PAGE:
The May 15 tax deadline is only a few days away, so there’s no time to waste if you haven’t already filed your taxes. To help you maximize your freelance tax deductions and reduce your 2020 tax bill, here’s a handy checklist. You can also access a full summary in this PDF from CPA for Freelancers®.
The IRS will be able to calculate whether you are eligible and how much of the credit may be available to you if you follow the “Credit Figured by the IRS” instructions on your individual tax return.
Form 7202 is a new federal form from the Internal Revenue Service which aims to help those who are self-employed claim sick and family leave tax credits under the Families First Coronavirus Response Act (FFCRA). You may be able to claim these credits on your 2020 tax return, for leave taken between April 1 and Dec. 31, 2020, and on next year’s tax return (for 2021) related to leave taken between Jan. 1 and March 31, 2021.
Please note that you cannot claim these credits for the same period as any PPP loan forgiveness you may be eligible for.
Looking ahead to the 2021 tax year, Biden has proposed a temporary increase to the maximum CTC, to $3,000 for each child age 17 and under, and up to $3,600 for kids under age six. The proposed credit would be fully refundable and may be paid monthly.
You have been diagnosed with COVID-19 by a CDC approved test.
Your spouse or a dependent has been diagnosed with COVID-19 by a CDC approved test.
You have experienced “adverse financial consequences” due to the pandemic.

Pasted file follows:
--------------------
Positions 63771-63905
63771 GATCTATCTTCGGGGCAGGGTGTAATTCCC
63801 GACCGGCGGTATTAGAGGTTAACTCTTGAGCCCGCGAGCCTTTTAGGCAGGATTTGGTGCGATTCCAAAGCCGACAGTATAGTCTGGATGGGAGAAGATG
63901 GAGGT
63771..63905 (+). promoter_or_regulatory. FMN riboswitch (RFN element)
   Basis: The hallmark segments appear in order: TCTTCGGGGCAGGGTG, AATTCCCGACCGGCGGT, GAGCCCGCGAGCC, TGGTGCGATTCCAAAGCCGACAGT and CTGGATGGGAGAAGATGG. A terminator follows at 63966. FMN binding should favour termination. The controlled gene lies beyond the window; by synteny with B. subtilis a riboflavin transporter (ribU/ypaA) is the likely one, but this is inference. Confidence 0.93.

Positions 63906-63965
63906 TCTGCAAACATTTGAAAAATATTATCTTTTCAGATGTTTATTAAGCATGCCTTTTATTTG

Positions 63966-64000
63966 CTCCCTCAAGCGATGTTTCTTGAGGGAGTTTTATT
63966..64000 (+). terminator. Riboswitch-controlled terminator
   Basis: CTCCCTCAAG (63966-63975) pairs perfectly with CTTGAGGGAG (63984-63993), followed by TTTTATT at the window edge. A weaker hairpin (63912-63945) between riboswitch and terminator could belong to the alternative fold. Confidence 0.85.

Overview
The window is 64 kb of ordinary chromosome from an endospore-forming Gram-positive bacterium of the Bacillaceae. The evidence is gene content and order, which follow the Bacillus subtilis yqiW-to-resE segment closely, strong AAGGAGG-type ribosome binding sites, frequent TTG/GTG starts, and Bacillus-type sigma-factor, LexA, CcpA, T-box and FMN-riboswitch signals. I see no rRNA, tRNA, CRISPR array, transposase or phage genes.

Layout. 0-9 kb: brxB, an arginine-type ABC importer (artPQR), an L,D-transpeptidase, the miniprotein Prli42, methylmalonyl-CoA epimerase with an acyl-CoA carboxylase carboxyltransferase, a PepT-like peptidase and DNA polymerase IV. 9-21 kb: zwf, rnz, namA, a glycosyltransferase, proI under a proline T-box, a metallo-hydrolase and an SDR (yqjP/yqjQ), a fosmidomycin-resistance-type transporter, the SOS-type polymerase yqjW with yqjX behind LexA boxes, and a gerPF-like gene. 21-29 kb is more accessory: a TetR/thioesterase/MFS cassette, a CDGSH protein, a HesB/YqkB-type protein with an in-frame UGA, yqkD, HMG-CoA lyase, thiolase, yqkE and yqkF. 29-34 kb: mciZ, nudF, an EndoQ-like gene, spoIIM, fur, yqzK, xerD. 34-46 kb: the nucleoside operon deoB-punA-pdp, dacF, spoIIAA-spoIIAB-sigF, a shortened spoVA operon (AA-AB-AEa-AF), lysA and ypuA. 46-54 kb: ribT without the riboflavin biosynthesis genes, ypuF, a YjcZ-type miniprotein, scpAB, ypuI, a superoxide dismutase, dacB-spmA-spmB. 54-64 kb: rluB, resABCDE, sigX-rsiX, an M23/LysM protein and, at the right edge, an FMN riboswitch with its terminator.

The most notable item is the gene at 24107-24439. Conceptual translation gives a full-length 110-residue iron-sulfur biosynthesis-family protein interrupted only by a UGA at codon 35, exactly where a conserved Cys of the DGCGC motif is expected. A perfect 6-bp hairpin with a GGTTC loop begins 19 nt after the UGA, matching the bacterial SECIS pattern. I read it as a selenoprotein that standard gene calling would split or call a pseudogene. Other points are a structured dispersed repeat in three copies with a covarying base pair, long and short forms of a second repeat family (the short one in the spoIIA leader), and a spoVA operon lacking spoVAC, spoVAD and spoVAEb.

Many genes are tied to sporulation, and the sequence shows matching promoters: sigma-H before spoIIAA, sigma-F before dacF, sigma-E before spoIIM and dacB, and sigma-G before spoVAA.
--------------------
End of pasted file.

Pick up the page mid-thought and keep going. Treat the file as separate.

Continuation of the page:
For example, you or your spouse: Are being quarantined, furloughed, laid off, or you are working less because of the virus or disease. Are unable to work due to lack of childcare because of the virus or disease. Own or operate a business and you have lost hours or had reduced hours due to the virus or disease.
This is a change from the 2017 Tax Cuts and Jobs Act which limited the offset to 80 percent of income. The CARES Act also provides that taxpayers can, for tax years 2018, 2019, and 2020, carry their NOLS back to their five prior taxable years, which could result in a tax refund.
For section 139 to apply, the disaster must be a qualified federal disaster, and the payments must be qualified disaster relief payments. The IRS interpreted COVID-19 as a federal disaster therefore payments for relief from this disaster are qualified under section 139 if: (a) the payments are made to reimburse reasonable and necessary personal, family, living or funeral expenses incurred as a result of the COVID-19 disaster; and (b) the expenses are not compensated by insurance or otherwise (qualified expenses).
Employees are not required to substantiate expenses with receipts, credit card statements, etc. However, for employers it is key to document the terms of any qualified disaster relief payments that are intended to reimburse employees for qualified expenses.
Given the deadline is approaching so quickly, there’s no time to waste in filing your taxes. Grab this checklist and make sure to allocate time this week to tackle your freelance taxes with form 1040 so you can avoid late fees and penalties!
Jonathan Medows is a certified public accountant licensed in New York, New Jersey, Maryland, and Pennsylvania. He is also a recognized expert in taxation for freelancers and the self-employed—often tapped for his expert knowledge and perspective on self-employment taxation by national and regional publications such as The New York Post, BusinessWeek, Forbes taxation blog, WebCPA, CPA Practice Advisor, and others. You can read some of Jonathan’s press coverage here.
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